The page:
Should I Get Off My Antidepressant?

Do you lose weight after coming off antidepressants?

Some suggest that water retention may be responsible for the increased weight, but once the medication is out of the body, the excess water should be lost.

Others point to some muscle loss before and during the early stages of treatment, when depression had led to weeks of inactivity..

Can you ever get off antidepressants?

Some people with depression stay on their medication indefinitely. Others are able to stop taking it after a period of weeks or months. The best way to stop taking your antidepressant is to slowly taper the medication under a doctor’s supervision.

Is it normal to have bad days on antidepressants?

What if I continue having good and bad days? You may be having a partial response to the drug. If you have residual symptoms, your depression is more likely to return. Many people feel so much better with medication that they dismiss such symptoms as just having a “little” trouble sleeping or a “slight” energy problem.

What are the long term effects of antidepressants?

During long-term SSRI therapy, the most troubling adverse effects are sexual dysfunction, weight gain, and sleep disturbance.

Which antidepressants have the worst withdrawal symptoms?

Among the SSRIs paroxetine seems to be the worst offender and fluoxetine the least while sertraline and fluvoxamine tend to be intermediate. However, the most serious discontinuation reactions came from the SNRI venlafaxine.

Do you feel better after stopping antidepressants?

The best reason to stop taking your antidepressant is because you feel better and you and your doctor believe that you will stay well after you stop taking it. An antidepressant needs time to work. You may need to take it for 1 to 3 weeks before you start to feel better and for 6 to 8 weeks before you feel much better.

What is the hardest antidepressant to come off of?

Hardest-to-Stop Antidepressantscitalopram) (Celexa)escitalopram (Lexapro)paroxetine (Paxil)sertraline (Zoloft)

Is it OK to stop antidepressants cold turkey?

Suddenly quitting antidepressants can cause uncomfortable withdrawal symptoms like dizziness and tremors. Gradually reducing doses under medical supervision can ease potential discomfort.

Does your brain go back to normal after antidepressants?

The process of healing the brain takes quite a bit longer than recovery from the acute symptoms. In fact, our best estimates are that it takes 6 to 9 months after you are no longer symptomatically depressed for your brain to entirely recover cognitive function and resilience.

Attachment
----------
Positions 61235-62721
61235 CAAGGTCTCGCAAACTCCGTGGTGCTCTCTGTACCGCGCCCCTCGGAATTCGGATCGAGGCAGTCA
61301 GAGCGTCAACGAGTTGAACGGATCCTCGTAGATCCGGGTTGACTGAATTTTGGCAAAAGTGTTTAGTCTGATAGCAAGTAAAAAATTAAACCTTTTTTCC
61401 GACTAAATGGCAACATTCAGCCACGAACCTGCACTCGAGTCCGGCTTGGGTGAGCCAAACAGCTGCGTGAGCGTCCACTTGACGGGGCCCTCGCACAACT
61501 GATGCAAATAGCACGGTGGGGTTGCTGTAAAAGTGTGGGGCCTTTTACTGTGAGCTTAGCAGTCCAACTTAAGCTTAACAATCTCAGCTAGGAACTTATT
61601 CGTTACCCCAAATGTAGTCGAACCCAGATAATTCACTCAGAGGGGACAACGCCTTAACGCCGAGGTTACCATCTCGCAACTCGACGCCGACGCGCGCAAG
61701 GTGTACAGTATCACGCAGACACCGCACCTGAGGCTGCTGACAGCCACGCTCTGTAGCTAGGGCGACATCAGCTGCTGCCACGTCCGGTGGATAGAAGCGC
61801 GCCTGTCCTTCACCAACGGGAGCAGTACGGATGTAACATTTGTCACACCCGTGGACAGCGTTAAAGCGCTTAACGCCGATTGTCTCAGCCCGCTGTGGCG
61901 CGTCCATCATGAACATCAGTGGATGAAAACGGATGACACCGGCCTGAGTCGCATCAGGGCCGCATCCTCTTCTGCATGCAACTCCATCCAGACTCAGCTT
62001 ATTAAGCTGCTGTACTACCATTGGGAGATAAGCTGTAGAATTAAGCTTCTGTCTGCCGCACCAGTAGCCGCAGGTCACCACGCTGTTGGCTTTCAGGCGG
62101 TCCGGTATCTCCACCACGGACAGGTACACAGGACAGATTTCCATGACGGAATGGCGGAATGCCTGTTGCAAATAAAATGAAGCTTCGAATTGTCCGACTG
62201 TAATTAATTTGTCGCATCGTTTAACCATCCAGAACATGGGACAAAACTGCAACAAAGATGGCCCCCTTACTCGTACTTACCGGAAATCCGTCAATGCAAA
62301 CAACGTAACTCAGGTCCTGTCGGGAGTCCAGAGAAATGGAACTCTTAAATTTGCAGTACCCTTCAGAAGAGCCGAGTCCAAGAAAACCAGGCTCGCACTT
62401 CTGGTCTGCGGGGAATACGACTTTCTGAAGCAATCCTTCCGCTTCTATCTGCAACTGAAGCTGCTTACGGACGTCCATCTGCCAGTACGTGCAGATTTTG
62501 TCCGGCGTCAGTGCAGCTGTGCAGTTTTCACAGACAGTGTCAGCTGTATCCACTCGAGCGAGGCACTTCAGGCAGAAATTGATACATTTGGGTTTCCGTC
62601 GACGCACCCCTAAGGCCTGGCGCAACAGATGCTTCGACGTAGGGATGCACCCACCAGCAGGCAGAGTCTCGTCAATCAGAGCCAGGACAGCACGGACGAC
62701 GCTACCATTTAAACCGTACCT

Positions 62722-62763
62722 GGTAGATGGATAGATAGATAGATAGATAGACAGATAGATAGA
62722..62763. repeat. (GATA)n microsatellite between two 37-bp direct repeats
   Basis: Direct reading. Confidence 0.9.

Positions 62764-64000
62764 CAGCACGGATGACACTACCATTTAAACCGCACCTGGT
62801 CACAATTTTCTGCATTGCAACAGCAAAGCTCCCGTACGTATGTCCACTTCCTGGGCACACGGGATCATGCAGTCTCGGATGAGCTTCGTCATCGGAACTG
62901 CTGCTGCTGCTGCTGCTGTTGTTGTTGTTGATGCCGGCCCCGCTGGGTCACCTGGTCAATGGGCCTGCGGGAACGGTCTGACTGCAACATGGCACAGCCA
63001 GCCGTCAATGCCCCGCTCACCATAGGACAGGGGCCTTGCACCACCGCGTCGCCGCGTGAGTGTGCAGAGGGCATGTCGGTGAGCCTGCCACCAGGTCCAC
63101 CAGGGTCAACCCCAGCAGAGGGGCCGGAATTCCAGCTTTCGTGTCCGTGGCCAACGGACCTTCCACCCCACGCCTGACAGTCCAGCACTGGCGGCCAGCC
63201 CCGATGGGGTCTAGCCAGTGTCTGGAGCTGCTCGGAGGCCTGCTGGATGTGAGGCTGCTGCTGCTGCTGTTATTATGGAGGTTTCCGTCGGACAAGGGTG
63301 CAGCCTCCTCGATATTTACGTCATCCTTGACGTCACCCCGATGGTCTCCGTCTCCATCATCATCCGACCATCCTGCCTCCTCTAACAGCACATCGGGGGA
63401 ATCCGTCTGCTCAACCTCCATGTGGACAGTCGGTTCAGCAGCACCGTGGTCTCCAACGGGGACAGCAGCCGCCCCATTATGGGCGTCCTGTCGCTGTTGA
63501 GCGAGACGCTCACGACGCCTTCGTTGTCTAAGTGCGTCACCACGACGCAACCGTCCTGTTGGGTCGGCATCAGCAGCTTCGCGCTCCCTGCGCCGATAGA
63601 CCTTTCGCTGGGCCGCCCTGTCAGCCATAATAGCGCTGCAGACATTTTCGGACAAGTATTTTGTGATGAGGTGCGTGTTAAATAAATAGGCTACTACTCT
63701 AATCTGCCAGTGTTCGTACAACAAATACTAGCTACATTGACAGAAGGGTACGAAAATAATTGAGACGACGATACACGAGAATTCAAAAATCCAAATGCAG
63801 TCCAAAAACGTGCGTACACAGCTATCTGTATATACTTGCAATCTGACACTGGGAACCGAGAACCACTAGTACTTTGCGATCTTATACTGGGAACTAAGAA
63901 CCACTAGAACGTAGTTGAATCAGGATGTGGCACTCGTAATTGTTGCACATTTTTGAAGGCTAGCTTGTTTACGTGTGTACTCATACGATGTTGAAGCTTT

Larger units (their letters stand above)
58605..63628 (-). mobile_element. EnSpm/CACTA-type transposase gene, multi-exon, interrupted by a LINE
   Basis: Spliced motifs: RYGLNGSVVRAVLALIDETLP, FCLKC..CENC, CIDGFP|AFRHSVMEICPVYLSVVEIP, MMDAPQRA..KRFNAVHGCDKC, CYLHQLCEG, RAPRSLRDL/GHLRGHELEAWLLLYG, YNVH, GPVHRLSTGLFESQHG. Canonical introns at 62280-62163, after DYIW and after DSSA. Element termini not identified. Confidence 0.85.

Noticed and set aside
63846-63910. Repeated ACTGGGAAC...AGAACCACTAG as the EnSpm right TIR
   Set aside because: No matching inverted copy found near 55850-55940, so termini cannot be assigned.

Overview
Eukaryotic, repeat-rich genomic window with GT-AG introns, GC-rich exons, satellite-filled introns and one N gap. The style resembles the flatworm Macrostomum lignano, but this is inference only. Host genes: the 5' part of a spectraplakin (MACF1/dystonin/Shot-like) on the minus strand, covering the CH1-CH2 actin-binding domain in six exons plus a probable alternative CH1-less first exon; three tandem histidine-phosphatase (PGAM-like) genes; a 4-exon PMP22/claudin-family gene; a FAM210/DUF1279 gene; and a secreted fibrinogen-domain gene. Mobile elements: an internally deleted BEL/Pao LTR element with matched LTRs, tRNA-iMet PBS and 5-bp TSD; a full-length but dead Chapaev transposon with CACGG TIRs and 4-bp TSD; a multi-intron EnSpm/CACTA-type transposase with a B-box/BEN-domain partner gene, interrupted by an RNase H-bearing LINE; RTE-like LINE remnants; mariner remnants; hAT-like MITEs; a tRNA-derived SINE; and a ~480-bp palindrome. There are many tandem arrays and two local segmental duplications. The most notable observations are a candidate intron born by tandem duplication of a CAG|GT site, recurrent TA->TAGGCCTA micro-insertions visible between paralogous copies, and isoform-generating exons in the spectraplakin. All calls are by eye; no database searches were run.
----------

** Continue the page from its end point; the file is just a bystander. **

What is the #1 antidepressant?

Zoloft and Lexapro came in first for a combination of effectiveness and fewer side effects, followed by Prozac (fluoxetine), Paxil (paroxetine), Cymbalta, and Luvox among others. “We were surprised because we found a difference among antidepressants,” said Dr.

Do I have to be on antidepressants for the rest of my life?

Although it may be tempting to stop medication as your mood lifts, continue taking it for as long as your doctor recommends. Most doctors advise patients to take antidepressants for six months to a year after they no longer feel depressed. Stopping before that time can cause depression to return.

What does SSRI withdrawal feel like?

The most common symptoms of SSRI discontinuation syndrome are described as either being flu-like, or feeling like a sudden return of anxiety or depression. 1 They include: Dizziness. Vertigo.

What is a brain zap?

Brain zaps are electrical shock sensations in the brain. They can happen in a person who is decreasing or stopping their use of certain medications, particularly antidepressants. Brain zaps are not harmful and will not damage the brain. However, they can be bothersome, disorienting, and disruptive to sleep.

Do SSRIs permanently change your brain?

Selective serotonin reuptake inhibitors (SSRI) such as Prozac are regularly used to treat severe anxiety and depression. They work by immediately increasing the amount of serotonin in the brain and by causing long term changes in brain function.